“So we find out via IP address location [of suburbs],” Mr Hooper said. “Which … means that it could be the actual fraudster sitting at the end of that IP address or it could be someone proxying though an infected machine. And there’s no real way to break that down.”

Mr Hooper said there was “definitely a correlation between high-crime areas and online fraud”. He said he expected that “a lot” of the 6.9 per cent of e-commerce fraud being committed at Fairfield during the reporting period was “genuine” and not fraudsters using victims’ computers in that suburb “because there’s a lot of … crime out in [Sydney’s western suburbs] … so it’s not surprising to see genuine fraud attempts out in those areas”.

He also said Mascot, which is near Sydney Airport, would be where “you’d get a lot of fraud attempts on public machines”, especially on internet cafe computers at the airport.

“If you’re a fraudster then you don’t want to be caught, so it’s better if you’re going to commit fraud … to do it from public Wi-Fi or from a public machine,” Mr Hooper explained.

“So at airports it’s not surprising to see a lot in those sorts of areas and in universities where they’ve largely got free and open access to the internet.”

In the case of universities being a hot spot for e-commerce crime, Mr Hooper pointed to North Ryde, where 2 per cent of NSW’s e-commerce fraud had been committed and where Macquarie University is situated.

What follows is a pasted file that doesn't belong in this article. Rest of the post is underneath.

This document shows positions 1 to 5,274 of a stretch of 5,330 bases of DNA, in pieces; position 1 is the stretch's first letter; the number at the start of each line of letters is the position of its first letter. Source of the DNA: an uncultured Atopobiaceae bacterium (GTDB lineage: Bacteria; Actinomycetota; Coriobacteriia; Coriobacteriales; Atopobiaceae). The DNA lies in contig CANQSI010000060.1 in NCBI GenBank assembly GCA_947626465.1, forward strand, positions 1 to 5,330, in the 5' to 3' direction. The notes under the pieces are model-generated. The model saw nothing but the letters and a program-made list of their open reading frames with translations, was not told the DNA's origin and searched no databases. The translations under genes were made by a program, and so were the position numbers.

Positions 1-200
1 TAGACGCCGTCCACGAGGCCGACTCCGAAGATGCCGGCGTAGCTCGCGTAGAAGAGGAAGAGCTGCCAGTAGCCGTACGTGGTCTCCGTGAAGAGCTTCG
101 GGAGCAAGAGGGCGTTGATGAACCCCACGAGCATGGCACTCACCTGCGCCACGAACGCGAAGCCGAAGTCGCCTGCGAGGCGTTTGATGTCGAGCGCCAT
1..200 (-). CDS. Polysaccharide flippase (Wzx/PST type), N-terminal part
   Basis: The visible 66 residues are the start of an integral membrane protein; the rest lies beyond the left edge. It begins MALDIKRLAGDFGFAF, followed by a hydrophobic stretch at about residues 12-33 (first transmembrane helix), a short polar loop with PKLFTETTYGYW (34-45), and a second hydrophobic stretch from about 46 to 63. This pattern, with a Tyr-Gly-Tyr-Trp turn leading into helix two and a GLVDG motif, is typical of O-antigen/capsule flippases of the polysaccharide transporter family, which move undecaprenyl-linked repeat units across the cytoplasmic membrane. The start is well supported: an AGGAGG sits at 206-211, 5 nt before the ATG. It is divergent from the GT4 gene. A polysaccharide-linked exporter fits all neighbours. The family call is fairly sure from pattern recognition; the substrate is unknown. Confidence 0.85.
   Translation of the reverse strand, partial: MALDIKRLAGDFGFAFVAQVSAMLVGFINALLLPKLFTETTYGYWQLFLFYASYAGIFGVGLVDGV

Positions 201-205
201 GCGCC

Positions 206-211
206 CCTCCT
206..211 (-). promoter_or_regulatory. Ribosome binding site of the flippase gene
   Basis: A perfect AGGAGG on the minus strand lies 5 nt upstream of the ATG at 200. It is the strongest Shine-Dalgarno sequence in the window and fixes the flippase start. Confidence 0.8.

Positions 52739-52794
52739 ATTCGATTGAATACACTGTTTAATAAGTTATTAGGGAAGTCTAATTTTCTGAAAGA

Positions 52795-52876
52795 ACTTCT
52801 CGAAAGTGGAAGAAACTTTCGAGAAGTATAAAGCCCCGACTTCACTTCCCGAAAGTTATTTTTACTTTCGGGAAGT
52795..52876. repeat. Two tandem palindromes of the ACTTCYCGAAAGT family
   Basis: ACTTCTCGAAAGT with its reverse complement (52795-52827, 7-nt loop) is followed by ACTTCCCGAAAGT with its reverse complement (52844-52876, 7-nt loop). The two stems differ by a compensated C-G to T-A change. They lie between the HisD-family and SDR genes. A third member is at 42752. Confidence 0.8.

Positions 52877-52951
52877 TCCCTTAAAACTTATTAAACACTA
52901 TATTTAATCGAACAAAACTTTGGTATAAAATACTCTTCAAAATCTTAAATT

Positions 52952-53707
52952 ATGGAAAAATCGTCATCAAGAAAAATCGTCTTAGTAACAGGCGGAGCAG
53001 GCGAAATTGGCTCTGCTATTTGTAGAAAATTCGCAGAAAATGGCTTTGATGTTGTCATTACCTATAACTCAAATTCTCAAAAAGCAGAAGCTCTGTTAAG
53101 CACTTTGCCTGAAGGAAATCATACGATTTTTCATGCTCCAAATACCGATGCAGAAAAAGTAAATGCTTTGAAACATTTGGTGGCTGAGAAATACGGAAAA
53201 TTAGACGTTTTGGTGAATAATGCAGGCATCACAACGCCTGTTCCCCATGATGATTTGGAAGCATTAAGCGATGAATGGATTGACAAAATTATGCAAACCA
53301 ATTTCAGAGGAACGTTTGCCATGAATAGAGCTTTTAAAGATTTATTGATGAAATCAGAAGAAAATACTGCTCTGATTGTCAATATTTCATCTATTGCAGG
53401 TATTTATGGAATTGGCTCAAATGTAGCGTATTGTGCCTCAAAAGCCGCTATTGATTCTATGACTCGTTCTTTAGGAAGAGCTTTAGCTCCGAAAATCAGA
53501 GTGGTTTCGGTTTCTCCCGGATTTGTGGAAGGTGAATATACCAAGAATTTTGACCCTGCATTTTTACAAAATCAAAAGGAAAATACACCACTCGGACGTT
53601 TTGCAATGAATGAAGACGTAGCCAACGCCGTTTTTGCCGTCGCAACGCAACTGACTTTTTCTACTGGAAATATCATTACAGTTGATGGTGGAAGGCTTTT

“So again that’s not surprising to see these things where universities exist and there’s a lot of public machines that people can use to commit fraud.”

Mr Hooper suspected many of the Queensland suburbs listed to be hot spots for Trojan-infected computers rather than where the criminals lived.

“[In] Sandgate … there’s a lot of retirees around there and people that might not be patching their machines and keeping both the patching up-to-date and the anti-virus up to date,” Mr Hooper said.

“They might be more likely to be prone to open an email message that they shouldn’t open. So either responding to a phishing attack or opening up a Trojan that’s embedded within a machine.”

He also suspected this to be the case for the NSW town of Hay – but for a different reason.

“Hay’s a very small town in NSW. I would suspect that [with] somewhere like Hay it’s actually more likely to be rampant Trojans out there. And because they’re a smaller community they’ll be sharing files between each other. So it’s quite easy to … get a concentrated infection in one area. So I would suggest there’d be less genuine fraud [there]. So I don’t think the fraudsters will live in Hay. I think they’ll live somewhere else. But there’ll be a large proportion of their machines that are infected out there. And again a lot of that will come from the community sort of impact of sending files around.”

Mr Hooper said schemes such as Verified by Visa and MasterCard’s Securecode were designed to stop e-commerce fraud from occurring.

“RSA are providing that extra level of authentication or fraud detection [to them],” he said. “So we’re stopping that fraud as the user’s making that transaction.”

Verified by Visa, which is available only on websites that participate in adding the extra level of security, creates another factor of authentication when completing a transaction.

MasterCard’s Securecode works on the same premise